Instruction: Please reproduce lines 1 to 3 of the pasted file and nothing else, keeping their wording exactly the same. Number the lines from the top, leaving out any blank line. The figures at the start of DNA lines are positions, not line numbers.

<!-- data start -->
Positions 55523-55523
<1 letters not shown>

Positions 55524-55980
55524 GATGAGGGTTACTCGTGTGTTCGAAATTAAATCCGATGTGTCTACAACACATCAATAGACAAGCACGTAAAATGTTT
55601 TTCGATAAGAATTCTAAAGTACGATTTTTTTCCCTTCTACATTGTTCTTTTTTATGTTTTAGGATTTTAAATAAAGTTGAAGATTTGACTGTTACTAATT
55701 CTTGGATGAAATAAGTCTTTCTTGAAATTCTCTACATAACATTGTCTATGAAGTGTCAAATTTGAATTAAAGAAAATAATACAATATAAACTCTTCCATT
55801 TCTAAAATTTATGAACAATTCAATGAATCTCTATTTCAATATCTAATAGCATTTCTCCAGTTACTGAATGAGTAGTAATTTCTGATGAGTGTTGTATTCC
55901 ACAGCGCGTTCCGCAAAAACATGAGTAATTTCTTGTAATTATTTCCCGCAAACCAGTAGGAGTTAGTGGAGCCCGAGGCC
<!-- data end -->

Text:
Positions 55523-55523
<1 letters not shown>

Positions 55524-55980